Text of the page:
The SSP was founded on an explicitly nationalist and pro-capitalist basis in 1998 to run in the first elections to the Scottish parliament. It proclaimed the newly devolved parliament at Holyrood as the vehicle for realising a limited programme of reforms that would not be possible in the rest of the UK—largely, they argued, because of the political deficiencies of the English working class.

The SSP sat alongside the SNP on the Yes Scotland board during last year’s independence campaign, which was also composed of investment bankers and businessmen. They all welcomed the SSP because they understood its usefulness in providing the reactionary programme of Scottish separatism with the left cover it desperately required.

The SSP will be joined by the SLP, composed of forces that were part of the Radical Independence Campaign (RIC) during the independence campaign, such as the International Socialist Group (ISG), a right-wing split-off from the Socialist Workers Party.

The RIC focused on campaigns in working class areas, selling independence as a progressive way to oppose the assault on jobs and living standards, imperialist wars and attacks on democratic rights. The end result was an influx of members into the SNP. The SNP’s leader Nicola Sturgeon acknowledged the services provided by RIC, telling the New Statesman, “I don’t agree with everything Radical Independence put forward, but their contribution to the referendum both in terms of ideas and in a hard, organisational sense—doors knocked and miles covered—was hugely positive.”

More is at work in the current manoeuvres than mere electoral politics.

The SSP’s vote to join talks came just two weeks after the Labour Party suffered an unprecedented defeat in the UK general election, losing all but one of its 41 seats in Scotland and falling well short of defeating the Conservatives elsewhere. This result reflected the deep hatred within the working class for this right-wing, big business party, whose record on war, attacks on democratic rights, bank bailouts and austerity measures was seen as no better than that of the Tories.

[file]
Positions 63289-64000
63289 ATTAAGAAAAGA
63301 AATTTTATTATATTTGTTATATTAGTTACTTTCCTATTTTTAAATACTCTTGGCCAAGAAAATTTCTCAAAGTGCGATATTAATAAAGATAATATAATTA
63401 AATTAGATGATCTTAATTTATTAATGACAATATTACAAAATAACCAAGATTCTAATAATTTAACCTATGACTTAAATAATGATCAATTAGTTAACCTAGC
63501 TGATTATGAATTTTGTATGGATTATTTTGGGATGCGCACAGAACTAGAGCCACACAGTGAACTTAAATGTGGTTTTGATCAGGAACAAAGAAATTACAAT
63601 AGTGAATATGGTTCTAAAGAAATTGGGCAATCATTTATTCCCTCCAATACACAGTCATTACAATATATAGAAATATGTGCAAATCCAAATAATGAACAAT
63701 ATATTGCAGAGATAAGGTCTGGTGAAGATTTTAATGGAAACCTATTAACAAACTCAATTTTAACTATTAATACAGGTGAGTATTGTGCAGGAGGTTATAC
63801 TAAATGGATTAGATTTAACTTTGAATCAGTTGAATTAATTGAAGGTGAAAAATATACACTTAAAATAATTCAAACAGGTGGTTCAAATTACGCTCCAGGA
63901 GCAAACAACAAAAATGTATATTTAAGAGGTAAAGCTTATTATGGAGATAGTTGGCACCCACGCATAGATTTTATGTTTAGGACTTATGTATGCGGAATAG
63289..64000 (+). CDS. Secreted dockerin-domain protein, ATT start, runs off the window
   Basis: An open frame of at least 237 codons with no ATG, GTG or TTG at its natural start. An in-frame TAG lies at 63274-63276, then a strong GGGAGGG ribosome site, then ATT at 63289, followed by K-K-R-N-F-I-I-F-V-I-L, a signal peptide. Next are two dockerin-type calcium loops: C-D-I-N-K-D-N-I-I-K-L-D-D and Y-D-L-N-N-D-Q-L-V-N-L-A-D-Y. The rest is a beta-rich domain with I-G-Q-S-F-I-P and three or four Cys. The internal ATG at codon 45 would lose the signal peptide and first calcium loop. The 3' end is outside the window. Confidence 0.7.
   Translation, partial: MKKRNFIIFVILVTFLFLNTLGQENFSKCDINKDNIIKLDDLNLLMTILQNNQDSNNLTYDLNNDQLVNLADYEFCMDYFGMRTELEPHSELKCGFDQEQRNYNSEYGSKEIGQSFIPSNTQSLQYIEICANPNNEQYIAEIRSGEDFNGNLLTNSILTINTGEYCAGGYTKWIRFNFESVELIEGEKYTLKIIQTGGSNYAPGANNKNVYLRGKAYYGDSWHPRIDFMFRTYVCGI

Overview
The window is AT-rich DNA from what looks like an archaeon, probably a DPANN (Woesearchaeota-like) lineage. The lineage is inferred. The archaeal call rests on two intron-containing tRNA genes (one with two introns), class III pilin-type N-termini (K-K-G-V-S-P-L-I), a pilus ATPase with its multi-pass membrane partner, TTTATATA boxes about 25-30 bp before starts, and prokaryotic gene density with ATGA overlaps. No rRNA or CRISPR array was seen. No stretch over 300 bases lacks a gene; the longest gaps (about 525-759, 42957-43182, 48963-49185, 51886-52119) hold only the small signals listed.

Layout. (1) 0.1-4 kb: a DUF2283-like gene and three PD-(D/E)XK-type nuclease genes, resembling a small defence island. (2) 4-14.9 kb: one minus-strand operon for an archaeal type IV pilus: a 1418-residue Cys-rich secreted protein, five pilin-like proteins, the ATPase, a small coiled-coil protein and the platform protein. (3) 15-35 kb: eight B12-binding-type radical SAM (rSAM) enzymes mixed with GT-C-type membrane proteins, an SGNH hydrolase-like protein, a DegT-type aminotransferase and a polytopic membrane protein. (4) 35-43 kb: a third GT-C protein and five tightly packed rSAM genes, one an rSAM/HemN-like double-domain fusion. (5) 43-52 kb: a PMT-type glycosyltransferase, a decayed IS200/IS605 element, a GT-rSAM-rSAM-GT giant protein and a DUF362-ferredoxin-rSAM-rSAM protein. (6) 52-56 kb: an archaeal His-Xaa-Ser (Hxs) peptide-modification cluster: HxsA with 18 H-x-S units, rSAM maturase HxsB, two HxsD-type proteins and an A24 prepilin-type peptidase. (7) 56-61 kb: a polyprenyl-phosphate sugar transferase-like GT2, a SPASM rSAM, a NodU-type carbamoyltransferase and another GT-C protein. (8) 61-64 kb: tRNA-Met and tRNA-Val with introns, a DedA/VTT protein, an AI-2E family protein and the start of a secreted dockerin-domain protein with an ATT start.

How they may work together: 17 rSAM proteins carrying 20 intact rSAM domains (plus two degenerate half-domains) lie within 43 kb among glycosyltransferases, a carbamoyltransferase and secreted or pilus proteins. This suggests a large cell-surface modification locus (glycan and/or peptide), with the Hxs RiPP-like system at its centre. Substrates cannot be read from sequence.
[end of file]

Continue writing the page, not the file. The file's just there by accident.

Aware that sections of workers and youth are seeking an alternative to the current set-up, the pseudo-left is attempting to establish a political mechanism for diverting growing social anger along reactionary nationalist channels to prevent a confrontation with the capitalist system.

Leading SNP member Jim Sillars hailed the proposal to create an electoral alliance in time for next year’s vote, saying he was “absolutely delighted.” Indicating the role such a formation would play, under conditions in which the SNP will continue to impose the attacks on jobs and living standards demanded by the ruling elite, he commented, “I’m not saying that the SNP has become overmighty at the moment, but I think in a democracy it is not healthy for the parties or society to have one party that’s dominant for too long. There have to be alternatives available to people.”

The purpose of such “alternatives” was explained by Fox in an analysis of the general election result. Portraying the SNP’s near wipeout of Labour as a victory for a social democratic party, he wrote that “The SSP’s role today as Scotland’s socialist party” was “to hold social democracy’s feet to the fire so to speak.”

“We will work as a party and with others to ensure the SNP keep the promises it has made to its working-class constituency,” he continued.

Such claims are made about a party that is committed to slashing corporate taxes to attract investment in a cheap labour economy, pitting workers in Scotland against their class brothers and sisters in the rest of the UK and internationally.